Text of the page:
CORNWALL, Ontario - With temperatures (finally) starting to nudge above zero, the second-least favourite season of the year will soon begin plaguing motorists - pothole season.
The city is asking drivers concerned about the state of Cornwall roads to alert them to problem potholes (613-932-5354 ext. 5354).
Bill de Wit, the city's municipal works manager, said his department is expecting an onslaught of calls, once the spring thaw begins in earnest.
"We have patrols that are going out," he said. "Right now it's kind of at the lower end, but we're preparing for a lot more."
Temperatures are expected to spike early this week, hitting 5 C Tuesday, before plunging below zero again. A freeze-thaw cycle can play havoc with asphalt roads.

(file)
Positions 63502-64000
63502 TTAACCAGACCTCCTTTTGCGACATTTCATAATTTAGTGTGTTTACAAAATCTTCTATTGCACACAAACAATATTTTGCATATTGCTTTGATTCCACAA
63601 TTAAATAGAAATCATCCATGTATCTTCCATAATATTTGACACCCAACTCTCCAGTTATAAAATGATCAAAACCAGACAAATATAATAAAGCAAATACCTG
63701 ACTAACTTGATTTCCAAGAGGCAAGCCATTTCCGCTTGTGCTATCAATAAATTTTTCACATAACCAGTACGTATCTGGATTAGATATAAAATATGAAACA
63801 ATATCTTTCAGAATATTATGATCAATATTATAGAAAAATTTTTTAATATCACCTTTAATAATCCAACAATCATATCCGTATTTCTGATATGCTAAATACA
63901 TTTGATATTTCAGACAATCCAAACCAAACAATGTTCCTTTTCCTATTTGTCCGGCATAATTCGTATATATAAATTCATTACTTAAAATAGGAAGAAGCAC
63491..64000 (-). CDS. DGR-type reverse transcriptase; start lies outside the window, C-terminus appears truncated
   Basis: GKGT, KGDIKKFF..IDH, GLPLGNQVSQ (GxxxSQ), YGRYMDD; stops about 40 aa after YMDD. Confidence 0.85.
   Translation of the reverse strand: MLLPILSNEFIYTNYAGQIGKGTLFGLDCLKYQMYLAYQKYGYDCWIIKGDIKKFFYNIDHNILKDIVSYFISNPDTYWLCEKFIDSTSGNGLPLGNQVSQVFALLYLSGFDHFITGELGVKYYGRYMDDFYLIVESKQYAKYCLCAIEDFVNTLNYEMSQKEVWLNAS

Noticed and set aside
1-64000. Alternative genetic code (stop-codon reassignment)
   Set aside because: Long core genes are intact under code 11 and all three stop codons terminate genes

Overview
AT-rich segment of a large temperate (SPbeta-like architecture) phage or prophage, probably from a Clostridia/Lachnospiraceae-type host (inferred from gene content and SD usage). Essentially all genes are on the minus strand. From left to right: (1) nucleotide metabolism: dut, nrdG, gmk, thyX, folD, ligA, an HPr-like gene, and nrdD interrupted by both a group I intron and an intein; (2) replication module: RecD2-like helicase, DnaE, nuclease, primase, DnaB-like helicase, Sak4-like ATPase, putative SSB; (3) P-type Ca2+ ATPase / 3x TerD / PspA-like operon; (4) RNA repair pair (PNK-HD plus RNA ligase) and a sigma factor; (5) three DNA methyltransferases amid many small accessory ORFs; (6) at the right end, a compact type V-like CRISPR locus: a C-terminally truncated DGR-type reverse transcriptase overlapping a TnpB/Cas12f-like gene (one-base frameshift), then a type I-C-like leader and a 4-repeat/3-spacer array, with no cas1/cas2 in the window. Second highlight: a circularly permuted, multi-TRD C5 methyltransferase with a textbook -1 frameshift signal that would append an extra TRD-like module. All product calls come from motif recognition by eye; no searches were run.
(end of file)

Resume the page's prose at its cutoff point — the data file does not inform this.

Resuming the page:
Municipalities are required, by law, to repair potholes as quickly as possible, or else they could be liable for damages.
But municipalities are not liable if they did not know, or could not reasonably have been expected to know, about the state of repair of a roadway.
"We try to get to them quickly," said de Wit, who added when pothole season really ramps up it can often be only an hour from the time a pothole is reported until it is patched, depending on severity. "If there's a really massive one, and it's on a weekend or a holiday, we can call people in."
Potholes are caused by the expansion and contraction of ground water under the pavement. When water freezes, it expands taking up more space under the pavement, causing it to bend, and crack, which weakens the material.
When ice melts, the pavement contracts and leaves gaps or voids in the surface under the pavement, where water can get in and be trapped. If the water freezes and thaws over and over, the pavement will weaken and continue cracking, eventually creating a hole.